Before Britney Spears was a pop icon, she was just a girl from Louisiana looking for a chance to sing. Her mother’s intuition, the advice of a family friend, and a great demo earned her a solo deal with Jive Records and a narrow escape from a contract with notorious ‘90s conman Lou Pearlman. The deal with Jive Records paired her with master songwriters Max Martin, Denniz Pop, and Rami Yacoub for recording sessions, resulting in Spears’s game-changing debut album, …Baby One More Time. While critics had mixed feelings on the bubblegum pop classic, the album introduced Britney Spears to the world and skyrocketed her career, making her an international pop icon before she could legally drink.
…Baby One More Time is a bubbly, boy-crazy album that carefully walked the line between innocent teenage love and sexy mischief in both execution and promotion. From the release of “…Baby One More Time” it seemed that all eyes were on Spears–some of which were more welcome than others. The media was obsessed with her every move, bolstering her and tearing her down in equal measure, constantly pushing the limits of what was appropriate to say about a teen star. The album brought her to three tours, various awards show appearances and more.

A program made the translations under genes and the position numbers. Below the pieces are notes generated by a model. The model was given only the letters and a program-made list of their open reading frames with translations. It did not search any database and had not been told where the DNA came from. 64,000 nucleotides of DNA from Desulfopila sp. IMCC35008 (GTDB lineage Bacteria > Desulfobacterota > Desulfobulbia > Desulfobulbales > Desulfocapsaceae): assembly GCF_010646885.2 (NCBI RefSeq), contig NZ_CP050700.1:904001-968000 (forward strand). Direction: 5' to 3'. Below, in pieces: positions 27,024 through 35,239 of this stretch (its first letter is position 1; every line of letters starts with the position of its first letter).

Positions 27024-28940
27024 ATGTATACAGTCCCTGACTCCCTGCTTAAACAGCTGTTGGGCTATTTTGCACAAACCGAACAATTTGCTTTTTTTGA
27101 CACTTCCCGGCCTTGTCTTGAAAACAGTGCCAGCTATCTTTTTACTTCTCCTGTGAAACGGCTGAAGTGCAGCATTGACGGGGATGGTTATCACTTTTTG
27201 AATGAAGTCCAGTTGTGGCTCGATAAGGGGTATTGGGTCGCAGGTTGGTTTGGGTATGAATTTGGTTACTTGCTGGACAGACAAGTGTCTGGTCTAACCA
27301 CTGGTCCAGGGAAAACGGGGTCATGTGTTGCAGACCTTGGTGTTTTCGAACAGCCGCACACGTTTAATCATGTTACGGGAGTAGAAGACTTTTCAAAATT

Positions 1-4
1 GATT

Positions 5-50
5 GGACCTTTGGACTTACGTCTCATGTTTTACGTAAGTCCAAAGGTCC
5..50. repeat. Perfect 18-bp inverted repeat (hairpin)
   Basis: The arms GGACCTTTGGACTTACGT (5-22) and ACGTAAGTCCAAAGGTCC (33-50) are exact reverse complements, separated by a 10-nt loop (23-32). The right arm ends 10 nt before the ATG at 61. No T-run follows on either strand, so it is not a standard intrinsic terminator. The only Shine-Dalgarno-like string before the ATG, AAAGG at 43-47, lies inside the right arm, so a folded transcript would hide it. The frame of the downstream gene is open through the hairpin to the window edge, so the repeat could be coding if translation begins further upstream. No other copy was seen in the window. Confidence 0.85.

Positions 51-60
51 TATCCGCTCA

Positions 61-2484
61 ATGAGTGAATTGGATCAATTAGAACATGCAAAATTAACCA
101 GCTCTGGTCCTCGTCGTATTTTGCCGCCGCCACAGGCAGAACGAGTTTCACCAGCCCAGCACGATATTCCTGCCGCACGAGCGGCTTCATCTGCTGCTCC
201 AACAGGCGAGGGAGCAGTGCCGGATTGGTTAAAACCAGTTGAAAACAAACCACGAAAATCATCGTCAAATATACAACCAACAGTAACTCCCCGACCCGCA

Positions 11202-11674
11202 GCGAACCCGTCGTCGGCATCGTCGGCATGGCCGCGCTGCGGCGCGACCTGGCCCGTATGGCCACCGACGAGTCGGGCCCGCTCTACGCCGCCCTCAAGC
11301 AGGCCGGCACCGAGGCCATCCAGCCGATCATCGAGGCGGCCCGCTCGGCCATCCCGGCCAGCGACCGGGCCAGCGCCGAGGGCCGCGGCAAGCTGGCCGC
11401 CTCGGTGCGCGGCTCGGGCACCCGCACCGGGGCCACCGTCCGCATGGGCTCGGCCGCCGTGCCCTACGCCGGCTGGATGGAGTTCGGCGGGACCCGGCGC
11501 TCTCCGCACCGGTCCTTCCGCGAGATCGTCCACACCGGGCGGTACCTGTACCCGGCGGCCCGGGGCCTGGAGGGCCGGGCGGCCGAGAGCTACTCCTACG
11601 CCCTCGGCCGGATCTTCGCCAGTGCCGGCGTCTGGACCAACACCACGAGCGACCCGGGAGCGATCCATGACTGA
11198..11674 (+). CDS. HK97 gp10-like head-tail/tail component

You can’t talk about …Baby One More Time without discussing its title track. What is perhaps Spears’ most iconic song was originally offered to both TLC and British boy band Five, both of whom rejected it. Thankfully, the song landed with Spears, who made it the famed track it is today. “…Baby One More Time” is a catchy breakup song about a girl who’s just looking for her ex to give her any sign, one that blew up with the release of its infamous Catholic school girl music video. The iconic three-note piano intro has been compared to those of “We Will Rock You,” “Start Me Up,” and even the Jaws theme–high praise for someone that was dismissed by many. A range of artists have covered it over the years, including the Dresden Dolls, Bowling for Soup, Ed Sheeran, and of course, the Glee cast in their “Britney/Brittany” episode. With the song selling over 10 million copies and consistently making best pop song lists, Spears couldn’t have debuted with a better single than “…Baby One More Time.”
“Sometimes,” the second single from the album, served as a foil to the angsty, provocative “…Baby One More Time.” “Sometimes” is a ballad about a girl who’s too shy to share her true feelings with her boyfriend. Similar to other ballads like “From the Bottom of My Broken Heart” and the hopelessly dated “E-mail My Heart,” “Sometimes” was praised as a decent ballad with a well-rounded sound, but criticized for being rather forgettable. Album highlights like the dance-y “(You Drive Me) Crazy,” the Natalie Imbruglia-esque ode to dedication “I Will Be There,” her bossa nova-inspired cover of Sonny and Cher’s “The Beat Goes On,” and of course, “…Baby One More Time” were the upbeat, catchy tracks that drew everyone to Spears in the first place.